What’s a Well-Designed Smart Meter Pilot?

July 10, 2009 at 4:39 pm

While we all know a large body of literature already exists, utilities have spent a lot of money on AMI pilots with good reason. One reason, of course, is to validate that consumers respond to dynamic electricity prices by reducing peak demand and sometimes total consumption. Another reason, equally valid, is to obtain the buy-in from stakeholders into the deployment of AMI. Utility boards, regulators, and consumer advocates are all better able to pass judgment on an AMI after seeing a program in action locally and participating in or at least closely observing its design and operation. Don’t get me wrong – I don’t believe pilots are always needed – but pilots help a lot in building the stakeholder consensus needed to move forward with rollouts.

In this context, a key factor in experimental design is testing pricing plans and participation rules that reflect what might actually be implemented in a rollout. If regulators won’t adopt mandatory dynamic pricing, then there’s not much value in testing it. In the end, both good scientific and good practical design are essential. As the Queen of Hearts might say, “Good means a pilot design that leads to credible results that support a rollout.”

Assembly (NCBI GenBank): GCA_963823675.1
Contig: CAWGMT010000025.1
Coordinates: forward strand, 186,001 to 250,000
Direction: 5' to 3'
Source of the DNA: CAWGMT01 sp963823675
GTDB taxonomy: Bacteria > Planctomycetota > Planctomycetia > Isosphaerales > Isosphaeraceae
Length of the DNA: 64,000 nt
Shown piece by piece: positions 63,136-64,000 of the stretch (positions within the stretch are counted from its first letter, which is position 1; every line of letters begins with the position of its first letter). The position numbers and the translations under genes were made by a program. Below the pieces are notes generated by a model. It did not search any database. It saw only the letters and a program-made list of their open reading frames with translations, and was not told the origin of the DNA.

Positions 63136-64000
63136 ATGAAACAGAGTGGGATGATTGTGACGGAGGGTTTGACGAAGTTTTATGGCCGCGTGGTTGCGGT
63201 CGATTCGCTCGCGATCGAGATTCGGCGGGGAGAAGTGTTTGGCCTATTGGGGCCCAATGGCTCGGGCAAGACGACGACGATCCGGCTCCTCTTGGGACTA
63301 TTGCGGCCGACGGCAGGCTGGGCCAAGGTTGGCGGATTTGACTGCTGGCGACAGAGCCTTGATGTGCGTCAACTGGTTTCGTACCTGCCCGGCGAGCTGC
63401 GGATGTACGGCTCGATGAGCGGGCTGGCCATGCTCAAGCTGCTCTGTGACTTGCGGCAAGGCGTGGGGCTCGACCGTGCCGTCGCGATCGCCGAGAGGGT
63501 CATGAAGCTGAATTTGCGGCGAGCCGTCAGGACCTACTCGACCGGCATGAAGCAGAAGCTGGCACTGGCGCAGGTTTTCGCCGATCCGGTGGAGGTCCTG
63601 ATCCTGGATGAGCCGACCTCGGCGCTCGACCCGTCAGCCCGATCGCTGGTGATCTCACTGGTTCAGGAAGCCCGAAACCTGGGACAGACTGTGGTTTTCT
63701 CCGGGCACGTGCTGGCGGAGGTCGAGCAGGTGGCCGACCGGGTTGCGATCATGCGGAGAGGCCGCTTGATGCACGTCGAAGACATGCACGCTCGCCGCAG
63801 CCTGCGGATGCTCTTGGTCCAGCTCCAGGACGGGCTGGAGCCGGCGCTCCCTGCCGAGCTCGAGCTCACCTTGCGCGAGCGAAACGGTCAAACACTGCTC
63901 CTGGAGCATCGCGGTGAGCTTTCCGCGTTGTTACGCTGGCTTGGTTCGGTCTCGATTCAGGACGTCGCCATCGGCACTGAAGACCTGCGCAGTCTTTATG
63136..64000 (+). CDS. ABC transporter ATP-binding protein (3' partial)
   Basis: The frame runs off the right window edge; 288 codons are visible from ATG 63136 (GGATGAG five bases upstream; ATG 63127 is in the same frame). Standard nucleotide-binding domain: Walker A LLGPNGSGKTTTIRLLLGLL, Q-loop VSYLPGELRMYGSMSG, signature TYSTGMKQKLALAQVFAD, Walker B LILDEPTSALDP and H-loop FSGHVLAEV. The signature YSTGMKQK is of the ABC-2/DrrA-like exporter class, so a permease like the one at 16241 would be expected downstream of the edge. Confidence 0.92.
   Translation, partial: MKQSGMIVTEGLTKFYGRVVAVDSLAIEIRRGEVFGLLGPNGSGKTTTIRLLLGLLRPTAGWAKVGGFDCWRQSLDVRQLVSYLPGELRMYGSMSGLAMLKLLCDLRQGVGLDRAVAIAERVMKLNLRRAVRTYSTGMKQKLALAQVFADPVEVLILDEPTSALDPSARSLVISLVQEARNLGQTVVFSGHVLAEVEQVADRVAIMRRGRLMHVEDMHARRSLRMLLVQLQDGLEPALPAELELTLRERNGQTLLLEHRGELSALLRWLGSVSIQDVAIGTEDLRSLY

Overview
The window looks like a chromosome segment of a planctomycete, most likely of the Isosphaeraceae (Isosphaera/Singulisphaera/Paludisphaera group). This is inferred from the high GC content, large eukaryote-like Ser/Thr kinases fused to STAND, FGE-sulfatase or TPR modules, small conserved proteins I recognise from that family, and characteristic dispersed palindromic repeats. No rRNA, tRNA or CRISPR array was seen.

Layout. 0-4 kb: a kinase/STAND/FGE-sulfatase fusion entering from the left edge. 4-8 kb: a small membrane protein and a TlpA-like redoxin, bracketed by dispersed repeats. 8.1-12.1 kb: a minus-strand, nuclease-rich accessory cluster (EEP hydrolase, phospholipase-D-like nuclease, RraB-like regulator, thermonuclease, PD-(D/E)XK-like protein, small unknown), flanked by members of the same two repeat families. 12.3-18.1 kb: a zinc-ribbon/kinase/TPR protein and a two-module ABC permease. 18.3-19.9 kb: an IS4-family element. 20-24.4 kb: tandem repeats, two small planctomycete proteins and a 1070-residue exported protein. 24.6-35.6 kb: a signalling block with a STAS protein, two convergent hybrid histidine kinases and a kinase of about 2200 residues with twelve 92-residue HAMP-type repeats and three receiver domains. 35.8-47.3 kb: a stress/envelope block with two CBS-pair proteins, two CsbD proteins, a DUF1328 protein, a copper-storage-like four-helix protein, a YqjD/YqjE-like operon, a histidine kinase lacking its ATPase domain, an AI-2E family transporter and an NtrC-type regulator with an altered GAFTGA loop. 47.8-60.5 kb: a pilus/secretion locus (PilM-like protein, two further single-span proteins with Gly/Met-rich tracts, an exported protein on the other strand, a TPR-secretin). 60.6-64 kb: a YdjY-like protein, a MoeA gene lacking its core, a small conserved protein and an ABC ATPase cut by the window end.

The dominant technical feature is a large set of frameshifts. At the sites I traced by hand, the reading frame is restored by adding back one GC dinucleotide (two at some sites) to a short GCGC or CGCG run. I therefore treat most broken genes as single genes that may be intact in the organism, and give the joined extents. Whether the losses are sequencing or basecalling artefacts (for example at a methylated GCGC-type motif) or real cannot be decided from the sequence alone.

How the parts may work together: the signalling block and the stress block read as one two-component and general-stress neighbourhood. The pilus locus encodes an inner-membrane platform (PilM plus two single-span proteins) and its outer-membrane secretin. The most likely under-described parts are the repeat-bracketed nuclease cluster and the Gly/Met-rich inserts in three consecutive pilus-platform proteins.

– Chris King

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Entry filed under: Chris King, consumer benefits, Energy regulation, Smart Grid, smart grid benefits.

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